Written by Rob Evans
People Can Run
Unity Theatre (7th October 2006)
Our consumerism-contorted society is a horrific hell-on-wheels from which
people can run, but they can’t hide. That’s the inescapable
argument of Aruba, a play that has already wowed crowds in New York and
the Edinburgh Festival. Over the course of sixty thoroughly entertaining
minutes, the ‘flight’ option is thoroughly pulled to bits,
leaving the audience to wonder what other options they have.
Aruba is almost uniquely structured, with a multitude of characters being
played by three actors on an otherwise empty stage. Each performer has
their own twenty minutes of fame, as their main character steps into the
limelight with their decidedly individual story.
Mark (Ben Lewis) is a ridiculously cocky ad man, who is always under
pressure to come up with the next big catchphrase. Eventually he cracks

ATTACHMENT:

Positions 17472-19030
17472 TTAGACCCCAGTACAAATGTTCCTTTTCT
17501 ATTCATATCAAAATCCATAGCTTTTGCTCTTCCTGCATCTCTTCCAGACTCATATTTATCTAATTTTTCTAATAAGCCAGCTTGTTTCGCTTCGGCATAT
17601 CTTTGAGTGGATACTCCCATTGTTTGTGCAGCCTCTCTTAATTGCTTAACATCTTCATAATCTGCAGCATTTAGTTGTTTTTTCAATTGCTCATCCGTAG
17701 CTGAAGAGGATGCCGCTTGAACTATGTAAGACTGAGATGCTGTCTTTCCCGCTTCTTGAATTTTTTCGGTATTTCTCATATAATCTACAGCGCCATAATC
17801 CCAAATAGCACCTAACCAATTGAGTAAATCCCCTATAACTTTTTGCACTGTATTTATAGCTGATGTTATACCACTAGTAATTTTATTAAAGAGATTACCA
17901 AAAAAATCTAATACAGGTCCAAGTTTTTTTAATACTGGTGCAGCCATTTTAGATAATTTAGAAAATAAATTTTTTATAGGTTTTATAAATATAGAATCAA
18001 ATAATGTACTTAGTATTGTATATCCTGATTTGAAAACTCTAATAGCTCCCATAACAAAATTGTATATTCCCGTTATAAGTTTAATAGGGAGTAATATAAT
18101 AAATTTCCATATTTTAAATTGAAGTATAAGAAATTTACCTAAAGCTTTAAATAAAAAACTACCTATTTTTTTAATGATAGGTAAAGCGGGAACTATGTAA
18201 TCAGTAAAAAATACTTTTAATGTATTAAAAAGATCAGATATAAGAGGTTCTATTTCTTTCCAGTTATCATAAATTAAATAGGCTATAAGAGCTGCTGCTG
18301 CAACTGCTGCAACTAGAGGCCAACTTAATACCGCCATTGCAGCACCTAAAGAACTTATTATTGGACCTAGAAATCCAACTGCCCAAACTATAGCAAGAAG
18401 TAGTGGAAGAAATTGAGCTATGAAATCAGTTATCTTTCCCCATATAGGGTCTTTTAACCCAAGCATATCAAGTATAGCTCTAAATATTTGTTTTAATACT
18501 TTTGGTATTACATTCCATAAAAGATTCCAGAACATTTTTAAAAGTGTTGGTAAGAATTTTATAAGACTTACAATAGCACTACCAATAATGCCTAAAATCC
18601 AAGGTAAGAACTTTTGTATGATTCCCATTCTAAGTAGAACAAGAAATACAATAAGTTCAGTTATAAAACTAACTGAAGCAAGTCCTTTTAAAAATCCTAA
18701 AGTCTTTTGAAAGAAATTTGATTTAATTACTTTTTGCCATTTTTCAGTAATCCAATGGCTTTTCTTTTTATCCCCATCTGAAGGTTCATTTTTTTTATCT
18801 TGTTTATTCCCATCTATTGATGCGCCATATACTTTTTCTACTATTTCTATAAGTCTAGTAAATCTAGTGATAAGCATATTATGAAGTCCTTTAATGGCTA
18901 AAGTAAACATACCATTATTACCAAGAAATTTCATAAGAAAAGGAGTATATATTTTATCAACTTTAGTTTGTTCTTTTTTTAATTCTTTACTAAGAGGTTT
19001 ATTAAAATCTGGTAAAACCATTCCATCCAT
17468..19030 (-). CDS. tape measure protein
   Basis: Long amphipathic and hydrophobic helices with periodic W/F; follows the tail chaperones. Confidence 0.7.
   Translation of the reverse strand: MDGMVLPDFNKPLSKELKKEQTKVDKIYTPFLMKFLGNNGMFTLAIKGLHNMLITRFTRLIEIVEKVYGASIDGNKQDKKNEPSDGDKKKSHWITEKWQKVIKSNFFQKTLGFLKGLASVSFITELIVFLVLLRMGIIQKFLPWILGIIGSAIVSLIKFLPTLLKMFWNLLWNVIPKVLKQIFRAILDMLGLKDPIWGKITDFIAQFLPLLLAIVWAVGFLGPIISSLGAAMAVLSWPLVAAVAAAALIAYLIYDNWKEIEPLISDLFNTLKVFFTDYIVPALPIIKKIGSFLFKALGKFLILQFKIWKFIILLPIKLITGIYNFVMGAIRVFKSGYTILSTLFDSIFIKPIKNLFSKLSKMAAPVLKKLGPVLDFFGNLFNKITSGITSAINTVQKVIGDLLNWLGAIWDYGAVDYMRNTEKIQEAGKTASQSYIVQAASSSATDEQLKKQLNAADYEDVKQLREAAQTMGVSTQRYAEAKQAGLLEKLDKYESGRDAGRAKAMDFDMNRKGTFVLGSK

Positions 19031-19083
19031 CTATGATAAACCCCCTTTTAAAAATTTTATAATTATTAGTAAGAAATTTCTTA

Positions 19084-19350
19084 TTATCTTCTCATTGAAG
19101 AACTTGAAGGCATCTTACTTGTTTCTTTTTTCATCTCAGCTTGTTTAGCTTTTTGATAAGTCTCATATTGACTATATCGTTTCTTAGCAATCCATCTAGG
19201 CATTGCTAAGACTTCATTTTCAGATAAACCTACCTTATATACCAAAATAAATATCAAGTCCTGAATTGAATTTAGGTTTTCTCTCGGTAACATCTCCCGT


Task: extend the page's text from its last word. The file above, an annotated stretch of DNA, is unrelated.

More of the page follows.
under the strain, and takes a psychological vacation to the unspoiled
island of Aruba. There he comes up with the ultimate postmodern slogan
– ‘It’s JUST a shoe’ – that puts a certain
brand of footwear on everyone’s feet. Well, everyone in the right
Next, we meet Darren (Kieran Fay), a personal trainer with an Australian
accent even thicker than his neck muscles. Mind you, his physique is not
what it once was (the man is thirty-five after all), so his boss/girlfriend
is trading him for a younger model. Dumped on the romance and career scrapheaps,
he gatecrashes a workers and clients party at the gym, gets way too drunk,
and ends-up joining Mark in Aruba.
The final millennial misfit is Nikki (Sophie Fletcher), a travel agency
desk. She’s constantly plagued by people doing surveys in the street
– who think her answers are boring anyway – and no one ever
listens to her at work either. So what else can a poor travel agent do,
apart from fantasise about holidaying in Aruba? Well there is one thing.
Rob Evans and People Can Run have created a dark yet breezy play that
everyone in the wild western world could relate to. The tremendously talented
trio of actors conjure-up plausible scenes of urban paranoia without the
use of props or scenery. But then we know what the scenery looks like.
It is the backdrop for our desperate and frustrated lives.